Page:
Kerstin Söderström was considering which frying pan to buy when she heard the screams.
Söderström and her neighbour, Eivy Albinsson, had just finished eating lunch in the cafeteria of an Ikea store in Västerås, Sweden, when they headed downstairs to shop. Söderström stopped to admire the big box store’s flower selection. Then the two friends walked to the kitchenware department.
That’s when they heard it.
“A shriek-like sound,” Albinsson would recall later. “Heart-rending screams,” according to another Ikea shopper. Screams so piercing Söderström couldn’t tell whether they belonged to a man or a woman.
They belonged to both.
Just a few metres away from the two women, a mother and her son lay lifelessly in pools of blood. A severed finger lay on the floor.
Nearby lay another man, also injured: Abraham Ukbagabir, 35, an Eritrean man who had arrived in Sweden five months earlier. Next to him lay a bloodied knife.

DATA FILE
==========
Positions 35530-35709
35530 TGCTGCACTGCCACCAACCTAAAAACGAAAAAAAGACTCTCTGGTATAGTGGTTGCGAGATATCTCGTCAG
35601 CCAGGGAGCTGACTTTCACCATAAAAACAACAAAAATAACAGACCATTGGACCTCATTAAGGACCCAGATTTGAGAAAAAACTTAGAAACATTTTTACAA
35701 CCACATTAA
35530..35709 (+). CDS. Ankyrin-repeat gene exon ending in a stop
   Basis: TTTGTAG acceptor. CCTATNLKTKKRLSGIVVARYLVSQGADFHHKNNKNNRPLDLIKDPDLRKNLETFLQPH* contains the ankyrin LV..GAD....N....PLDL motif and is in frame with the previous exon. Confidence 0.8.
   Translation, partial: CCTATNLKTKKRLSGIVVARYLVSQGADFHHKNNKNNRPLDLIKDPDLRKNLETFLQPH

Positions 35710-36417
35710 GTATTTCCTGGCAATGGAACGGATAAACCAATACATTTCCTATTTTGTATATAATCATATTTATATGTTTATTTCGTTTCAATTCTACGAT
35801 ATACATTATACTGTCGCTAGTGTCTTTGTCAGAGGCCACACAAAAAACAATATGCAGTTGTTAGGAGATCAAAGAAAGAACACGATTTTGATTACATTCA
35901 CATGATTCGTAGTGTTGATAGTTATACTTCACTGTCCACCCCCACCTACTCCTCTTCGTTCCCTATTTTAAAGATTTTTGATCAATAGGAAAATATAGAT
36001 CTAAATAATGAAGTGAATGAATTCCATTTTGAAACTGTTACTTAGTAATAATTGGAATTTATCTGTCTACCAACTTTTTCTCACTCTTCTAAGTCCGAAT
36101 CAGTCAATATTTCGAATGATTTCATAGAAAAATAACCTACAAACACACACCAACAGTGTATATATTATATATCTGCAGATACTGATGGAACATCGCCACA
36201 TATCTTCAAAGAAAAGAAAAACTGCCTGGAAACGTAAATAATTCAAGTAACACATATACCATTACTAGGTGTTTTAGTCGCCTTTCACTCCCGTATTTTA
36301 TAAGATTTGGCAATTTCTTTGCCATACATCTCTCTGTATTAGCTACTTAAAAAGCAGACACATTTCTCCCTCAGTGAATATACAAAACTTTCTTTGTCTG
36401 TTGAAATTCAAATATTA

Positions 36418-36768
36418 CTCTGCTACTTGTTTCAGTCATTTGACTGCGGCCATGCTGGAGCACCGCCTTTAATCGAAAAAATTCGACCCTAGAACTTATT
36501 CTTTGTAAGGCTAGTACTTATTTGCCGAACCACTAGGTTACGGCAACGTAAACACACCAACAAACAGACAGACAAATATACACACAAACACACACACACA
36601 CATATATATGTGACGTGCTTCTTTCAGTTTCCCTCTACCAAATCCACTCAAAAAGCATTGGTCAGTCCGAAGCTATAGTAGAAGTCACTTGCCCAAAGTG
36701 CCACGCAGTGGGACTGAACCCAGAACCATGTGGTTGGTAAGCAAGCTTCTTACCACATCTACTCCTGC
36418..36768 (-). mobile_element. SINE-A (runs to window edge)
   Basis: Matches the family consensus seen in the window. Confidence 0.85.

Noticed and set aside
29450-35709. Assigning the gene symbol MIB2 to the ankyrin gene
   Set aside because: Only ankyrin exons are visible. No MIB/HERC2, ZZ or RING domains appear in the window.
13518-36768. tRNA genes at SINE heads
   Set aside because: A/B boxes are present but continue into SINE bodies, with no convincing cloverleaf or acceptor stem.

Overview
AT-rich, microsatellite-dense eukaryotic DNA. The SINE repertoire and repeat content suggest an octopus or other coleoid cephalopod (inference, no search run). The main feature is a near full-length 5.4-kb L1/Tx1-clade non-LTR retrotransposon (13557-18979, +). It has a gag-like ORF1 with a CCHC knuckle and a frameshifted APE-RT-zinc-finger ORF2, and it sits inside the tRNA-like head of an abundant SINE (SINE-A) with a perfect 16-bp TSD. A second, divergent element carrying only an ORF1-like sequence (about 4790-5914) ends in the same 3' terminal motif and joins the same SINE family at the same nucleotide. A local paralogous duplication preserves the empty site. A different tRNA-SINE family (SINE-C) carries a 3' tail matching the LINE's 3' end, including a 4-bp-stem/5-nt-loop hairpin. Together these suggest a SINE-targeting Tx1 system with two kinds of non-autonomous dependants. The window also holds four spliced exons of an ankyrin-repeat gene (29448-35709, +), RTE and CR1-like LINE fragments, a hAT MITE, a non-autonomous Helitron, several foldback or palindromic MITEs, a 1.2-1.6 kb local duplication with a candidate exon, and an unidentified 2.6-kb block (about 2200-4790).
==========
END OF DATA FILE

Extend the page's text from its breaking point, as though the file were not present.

As Söderström and Albinsson screamed for the police, a third man walked past them, toward the exit.
“Stop him,” the women yelled but he disappeared into the crowd.
The attack on August 10 would prove to be one of the most scandalous in Swedish history. The mother and son, both Swedes, died from their stab wounds. The two suspects, Ukbagabir and a fellow Eritrean named Yohannes Mahari, were quickly arrested for murder. They were both asylum-seekers.
The killings could not have come at a more fraught time, for Sweden and for Europe. The continent and the country are scrambling to deal with an influx of millions of migrants from North Africa and the Middle East. Apart from Germany, Sweden has taken in more refugees – 75 000 in the first six months of this year – than any other country in Europe. But that policy has also fuelled criticism, along with the meteoric rise of the far-right political party, Sweden Democrats.